Breaking up with my mother

Amber Fraley
4 min readAug 18, 2018

I was forty-three when I had my nervous breakdown.

It’s a funny, old-fashioned term, “nervous breakdown,” but as it turns out, it’s pretty apropos. At the time, I wasn’t even aware of what triggered the breakdown. I was already in the midst of a serious mid-life crisis when I finally broke. It was later I realized what pushed me over the edge: My mother moved to town.

The assumption has always been that once my mother reached a certain age, I would be responsible for taking care of her. This was assumed by me, by her and by my mother’s mother, who, before she died said, “You have to figure out a way to work things out with your mother. You just have to. She doesn’t have anyone else.”

Which is true. My mother has no one else to care for her. That’s because, my mother is, in a word, impossible. Now you may be thinking that’s a typical thing for a daughter to say about her mother, and that maybe I’m exaggerating, but I am not the only one who thinks this about her. It’s universal. There is no-one who wants to step up to help her in her “golden” years.

My mother has always been difficult, but as she’s gotten older, it’s gotten worse. I sincerely believe she has a personality disorder that was either brought on by, or exacerbated by, the abuse she endured as a child. There is a succession of physical, mental and emotional abuse passed down on my mother’s side of the family that goes back at least to my great-grandmother, who repeatedly told her child (my grandmother) she was unwanted.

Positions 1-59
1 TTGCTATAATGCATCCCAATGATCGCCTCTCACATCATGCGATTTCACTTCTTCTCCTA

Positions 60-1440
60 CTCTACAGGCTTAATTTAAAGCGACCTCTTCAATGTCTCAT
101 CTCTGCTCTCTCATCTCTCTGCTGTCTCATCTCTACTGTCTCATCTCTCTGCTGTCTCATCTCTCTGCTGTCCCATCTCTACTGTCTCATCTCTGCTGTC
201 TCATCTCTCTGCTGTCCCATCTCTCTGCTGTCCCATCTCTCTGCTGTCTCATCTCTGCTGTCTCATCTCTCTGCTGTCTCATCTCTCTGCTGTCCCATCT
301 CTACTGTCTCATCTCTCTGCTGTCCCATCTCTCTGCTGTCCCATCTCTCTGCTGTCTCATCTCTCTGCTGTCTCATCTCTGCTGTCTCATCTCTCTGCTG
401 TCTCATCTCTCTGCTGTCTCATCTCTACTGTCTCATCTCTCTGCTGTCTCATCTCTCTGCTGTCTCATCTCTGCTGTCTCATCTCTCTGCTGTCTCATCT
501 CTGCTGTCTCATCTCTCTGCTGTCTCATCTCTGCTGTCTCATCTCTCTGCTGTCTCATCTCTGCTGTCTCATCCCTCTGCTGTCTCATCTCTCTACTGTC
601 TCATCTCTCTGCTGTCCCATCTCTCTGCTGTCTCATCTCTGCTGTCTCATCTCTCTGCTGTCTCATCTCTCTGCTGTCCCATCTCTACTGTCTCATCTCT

The newest research is revealing that kids aren’t nearly as resilient as people always assumed. Long-term abuse literally wires brains wrong. Abused kids have trouble attaching to and connecting with people later. They have inappropriate reactions of anger and violence to things most people would let slide off their backs. They don’t trust people easily, if ever. Kids of abusers have had to learn to survive a hostile living environment, and as a result, their brains developed to react to the whole world as a threat.

My brother and I have a fair amount of PTSD from our childhood, but thankfully, we’ve managed to be aware what’s happened to us. My mother is too far gone for that. She thinks everyone is out to get her. Most of her interactions…

Amber Fraley

Writing about abortion rights, mental illness, trauma, narcissistic abuse & survival, politics. Journalist, novelist, wife, mom, Kansan, repro rights activist.